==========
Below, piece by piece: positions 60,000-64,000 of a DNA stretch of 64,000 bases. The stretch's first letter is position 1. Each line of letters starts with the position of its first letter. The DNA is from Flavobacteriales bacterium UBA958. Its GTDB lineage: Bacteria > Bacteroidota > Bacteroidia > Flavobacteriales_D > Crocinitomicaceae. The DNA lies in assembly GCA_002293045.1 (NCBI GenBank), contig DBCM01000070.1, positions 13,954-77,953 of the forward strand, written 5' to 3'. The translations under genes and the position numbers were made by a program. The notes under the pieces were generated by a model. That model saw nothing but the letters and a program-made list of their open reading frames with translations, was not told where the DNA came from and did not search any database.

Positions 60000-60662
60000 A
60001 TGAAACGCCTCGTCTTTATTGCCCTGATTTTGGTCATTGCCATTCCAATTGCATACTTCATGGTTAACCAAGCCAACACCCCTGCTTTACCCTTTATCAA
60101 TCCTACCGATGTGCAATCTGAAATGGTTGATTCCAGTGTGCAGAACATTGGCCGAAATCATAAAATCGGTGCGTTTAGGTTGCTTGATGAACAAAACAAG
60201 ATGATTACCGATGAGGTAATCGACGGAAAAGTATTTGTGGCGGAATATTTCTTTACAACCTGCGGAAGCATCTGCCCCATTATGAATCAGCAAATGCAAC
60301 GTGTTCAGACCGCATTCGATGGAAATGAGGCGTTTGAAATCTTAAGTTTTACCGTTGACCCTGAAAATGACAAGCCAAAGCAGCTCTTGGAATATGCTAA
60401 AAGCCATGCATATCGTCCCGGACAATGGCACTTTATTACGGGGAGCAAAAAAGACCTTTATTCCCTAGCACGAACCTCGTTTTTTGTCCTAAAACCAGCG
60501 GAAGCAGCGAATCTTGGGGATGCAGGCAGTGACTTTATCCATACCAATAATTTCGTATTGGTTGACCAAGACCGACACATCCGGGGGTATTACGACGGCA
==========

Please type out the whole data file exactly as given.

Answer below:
Below, piece by piece: positions 60,000-64,000 of a DNA stretch of 64,000 bases. The stretch's first letter is position 1. Each line of letters starts with the position of its first letter. The DNA is from Flavobacteriales bacterium UBA958. Its GTDB lineage: Bacteria > Bacteroidota > Bacteroidia > Flavobacteriales_D > Crocinitomicaceae. The DNA lies in assembly GCA_002293045.1 (NCBI GenBank), contig DBCM01000070.1, positions 13,954-77,953 of the forward strand, written 5' to 3'. The translations under genes and the position numbers were made by a program. The notes under the pieces were generated by a model. That model saw nothing but the letters and a program-made list of their open reading frames with translations, was not told where the DNA came from and did not search any database.

Positions 60000-60662
60000 A
60001 TGAAACGCCTCGTCTTTATTGCCCTGATTTTGGTCATTGCCATTCCAATTGCATACTTCATGGTTAACCAAGCCAACACCCCTGCTTTACCCTTTATCAA
60101 TCCTACCGATGTGCAATCTGAAATGGTTGATTCCAGTGTGCAGAACATTGGCCGAAATCATAAAATCGGTGCGTTTAGGTTGCTTGATGAACAAAACAAG
60201 ATGATTACCGATGAGGTAATCGACGGAAAAGTATTTGTGGCGGAATATTTCTTTACAACCTGCGGAAGCATCTGCCCCATTATGAATCAGCAAATGCAAC
60301 GTGTTCAGACCGCATTCGATGGAAATGAGGCGTTTGAAATCTTAAGTTTTACCGTTGACCCTGAAAATGACAAGCCAAAGCAGCTCTTGGAATATGCTAA
60401 AAGCCATGCATATCGTCCCGGACAATGGCACTTTATTACGGGGAGCAAAAAAGACCTTTATTCCCTAGCACGAACCTCGTTTTTTGTCCTAAAACCAGCG
60501 GAAGCAGCGAATCTTGGGGATGCAGGCAGTGACTTTATCCATACCAATAATTTCGTATTGGTTGACCAAGACCGACACATCCGGGGGTATTACGACGGCA